Main tubing lines are left in place year-round. They are suspended 5 feet off the ground, and are out of the way for equipment and people, and most animals. The occasional moose does walk through, but typically backs out of the area without causing harm. Squirrels, deer and bear can bite into the lines out of curiosity, but damage is minimal and is quickly repaired.
More than 200 miles of tubing need to be maintained, to keep the sap flowing seamlessly for each 3- to 7-week season. At Goodrich’s Maple Farm, a minimum of five employees are in the woods, setting taps and maintaining lines, monitoring the vacuum and collecting the sap.
Trees in the sugarbush are thinned and diseased trees are removed periodically, keeping the forest thriving. Opening up the canopy allows young trees to grow, keeping the sugarbush perpetually productive. Insects are always a cause for concern and must be scouted. Pests, such as maple tree borer and forest tent caterpillars, can do harm to the trees, as they did in many sections of Vermont this past year. The operation employs its own forester, Christopher Elliott of Danville, Vermont, a graduate of Paul Smith’s college in New York. Each tree produces about 20 gallons of sap on average, every season. Maximizing the amount of sap from the tap to the boil requires attention to the system, every step of the way.
Pouring on the syrup
Sap must be kept cool throughout the process. Warm sap supports bacterial growth, so boiling should occur expediently. Once sap is collected from the lines, it can’t sit around before boiling.
Minerals can build up on the evaporator and need to be washed away, or they can cause scorching and off-flavor of the syrup. The evaporator is cleaned daily and rinsed overnight. So is the filter press, which the syrup passes through to remove naturally occurring minerals that precipitate out of the syrup during the boiling process before bottling.
The sugarhouse has been inspected by the Vermont Department of Agriculture and is certified by the Vermont Maple Sugar Maker’s Association for maintaining their high quality standards for maple production. They are also registered with the U.S. Food and Drug Administration as a food production facility.
The price of syrup can seem high to those not acquainted with the intensive undertaking the entire sap to syrup process requires. After taking the tour at Goodrich’s Maple Farm, however, many customers are surprised that the Goodrich’s can sell their product at such a reasonable price. Educating consumers translates into increased sales, Goodrich said.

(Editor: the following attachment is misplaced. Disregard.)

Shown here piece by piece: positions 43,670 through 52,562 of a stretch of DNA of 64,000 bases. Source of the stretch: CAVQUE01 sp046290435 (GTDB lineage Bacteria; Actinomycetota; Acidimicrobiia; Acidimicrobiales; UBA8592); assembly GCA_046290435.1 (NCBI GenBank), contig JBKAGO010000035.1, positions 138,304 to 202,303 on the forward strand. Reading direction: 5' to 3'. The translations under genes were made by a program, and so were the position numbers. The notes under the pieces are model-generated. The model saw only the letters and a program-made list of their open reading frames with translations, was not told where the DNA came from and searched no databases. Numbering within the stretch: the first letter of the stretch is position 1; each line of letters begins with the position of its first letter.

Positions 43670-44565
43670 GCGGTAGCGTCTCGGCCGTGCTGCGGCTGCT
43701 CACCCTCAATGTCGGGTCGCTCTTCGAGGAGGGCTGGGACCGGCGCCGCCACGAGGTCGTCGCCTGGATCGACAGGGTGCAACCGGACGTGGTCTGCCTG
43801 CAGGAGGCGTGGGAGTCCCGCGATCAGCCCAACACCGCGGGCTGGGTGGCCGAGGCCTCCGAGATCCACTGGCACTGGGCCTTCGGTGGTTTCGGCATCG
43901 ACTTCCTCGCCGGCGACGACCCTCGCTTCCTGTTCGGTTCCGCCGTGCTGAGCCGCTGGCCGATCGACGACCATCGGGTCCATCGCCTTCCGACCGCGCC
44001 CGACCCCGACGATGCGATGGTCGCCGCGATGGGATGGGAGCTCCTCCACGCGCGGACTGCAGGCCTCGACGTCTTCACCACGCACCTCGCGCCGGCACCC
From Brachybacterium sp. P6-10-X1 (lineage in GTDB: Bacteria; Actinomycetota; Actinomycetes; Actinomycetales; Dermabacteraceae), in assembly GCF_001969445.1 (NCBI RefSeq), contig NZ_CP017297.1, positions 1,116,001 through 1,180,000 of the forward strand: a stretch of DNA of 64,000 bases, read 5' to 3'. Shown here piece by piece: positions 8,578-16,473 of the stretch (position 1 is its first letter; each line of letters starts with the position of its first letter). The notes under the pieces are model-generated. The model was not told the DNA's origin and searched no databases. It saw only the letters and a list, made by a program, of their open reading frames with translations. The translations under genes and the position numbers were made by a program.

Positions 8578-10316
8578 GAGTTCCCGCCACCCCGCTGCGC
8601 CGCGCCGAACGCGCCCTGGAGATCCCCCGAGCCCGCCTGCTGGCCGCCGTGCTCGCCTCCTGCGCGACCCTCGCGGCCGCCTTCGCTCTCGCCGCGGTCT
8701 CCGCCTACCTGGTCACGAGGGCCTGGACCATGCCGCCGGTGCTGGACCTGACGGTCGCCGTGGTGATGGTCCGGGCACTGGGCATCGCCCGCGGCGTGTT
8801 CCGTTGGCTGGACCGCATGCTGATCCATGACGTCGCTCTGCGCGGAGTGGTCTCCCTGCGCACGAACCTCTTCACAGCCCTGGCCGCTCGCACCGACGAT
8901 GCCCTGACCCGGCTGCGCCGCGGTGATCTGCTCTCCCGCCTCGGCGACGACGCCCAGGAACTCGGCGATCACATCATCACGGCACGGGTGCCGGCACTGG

Early sap is light and has a delicate flavor, while end-season sap is dark in color with a robust maple flavor. Visitors are often surprised to learn that the grade or color of the maple syrup doesn’t reflect quality, but rather represents a difference in flavor, which is caused by natural changes in the tree as the season progresses.
In addition to educating visitors to the process of making syrup, Goodrich also promotes maple syrup’s healthy qualities. Maple syrup has no sodium or cholesterol, and was historically used as a preservative for foods. Maple sugar was used instead of the table sugar – made from sugarcane – which dominates the market today.
“Maple syrup is a healthy sweetener. Grandpa and Grandma always said maple syrup was good for what ailed you, and I think they were right on that one,” Goodrich said. “It is loaded with good, healthy things,” like antioxidants and essential minerals, and is a wholesome, pure product with no additives.
With more than 10,000 visitors passing through the sugarhouse each year, the Goodrich family has the opportunity to share the history, heritage and work that is poured into every ounce of their syrup. While they no longer collect sap in buckets, using horses and sleds to bring it to the iron kettle for boiling, as did previous generations, those traditions serve as the inspiration for Goodrich’s Maple Farm today. While plenty of things have changed over the years, producing the highest quality maple syrup possible remains the Goodrich family’s goal.